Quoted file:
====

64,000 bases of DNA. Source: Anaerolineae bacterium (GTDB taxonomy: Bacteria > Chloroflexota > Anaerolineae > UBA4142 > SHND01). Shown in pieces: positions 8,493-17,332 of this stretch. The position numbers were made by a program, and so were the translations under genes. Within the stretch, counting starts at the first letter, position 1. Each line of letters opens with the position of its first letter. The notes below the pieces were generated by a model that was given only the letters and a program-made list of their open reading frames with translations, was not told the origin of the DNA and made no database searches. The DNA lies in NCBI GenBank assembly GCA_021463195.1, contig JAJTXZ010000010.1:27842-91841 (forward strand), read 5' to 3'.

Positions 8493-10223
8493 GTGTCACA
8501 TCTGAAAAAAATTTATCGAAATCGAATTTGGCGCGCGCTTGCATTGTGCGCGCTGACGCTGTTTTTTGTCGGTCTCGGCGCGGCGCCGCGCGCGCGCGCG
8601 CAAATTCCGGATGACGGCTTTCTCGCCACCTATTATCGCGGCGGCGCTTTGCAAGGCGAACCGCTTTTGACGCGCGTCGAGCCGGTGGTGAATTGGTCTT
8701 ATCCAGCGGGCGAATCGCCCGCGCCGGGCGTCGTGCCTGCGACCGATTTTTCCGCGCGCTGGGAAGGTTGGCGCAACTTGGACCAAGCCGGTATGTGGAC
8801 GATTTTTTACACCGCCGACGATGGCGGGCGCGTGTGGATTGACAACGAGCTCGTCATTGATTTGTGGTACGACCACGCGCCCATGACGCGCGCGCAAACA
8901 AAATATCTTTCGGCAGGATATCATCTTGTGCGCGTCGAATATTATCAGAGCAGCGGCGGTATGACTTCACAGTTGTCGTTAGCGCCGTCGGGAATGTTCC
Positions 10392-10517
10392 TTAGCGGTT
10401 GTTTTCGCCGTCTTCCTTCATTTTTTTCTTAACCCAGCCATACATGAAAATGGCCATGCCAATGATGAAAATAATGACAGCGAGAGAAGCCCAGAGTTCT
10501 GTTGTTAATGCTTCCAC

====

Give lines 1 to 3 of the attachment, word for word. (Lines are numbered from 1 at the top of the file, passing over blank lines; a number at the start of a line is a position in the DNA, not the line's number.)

64,000 bases of DNA. Source: Anaerolineae bacterium (GTDB taxonomy: Bacteria > Chloroflexota > Anaerolineae > UBA4142 > SHND01). Shown in pieces: positions 8,493-17,332 of this stretch. The position numbers were made by a program, and so were the translations under genes. Within the stretch, counting starts at the first letter, position 1. Each line of letters opens with the position of its first letter. The notes below the pieces were generated by a model that was given only the letters and a program-made list of their open reading frames with translations, was not told the origin of the DNA and made no database searches. The DNA lies in NCBI GenBank assembly GCA_021463195.1, contig JAJTXZ010000010.1:27842-91841 (forward strand), read 5' to 3'.

Positions 8493-10223
8493 GTGTCACA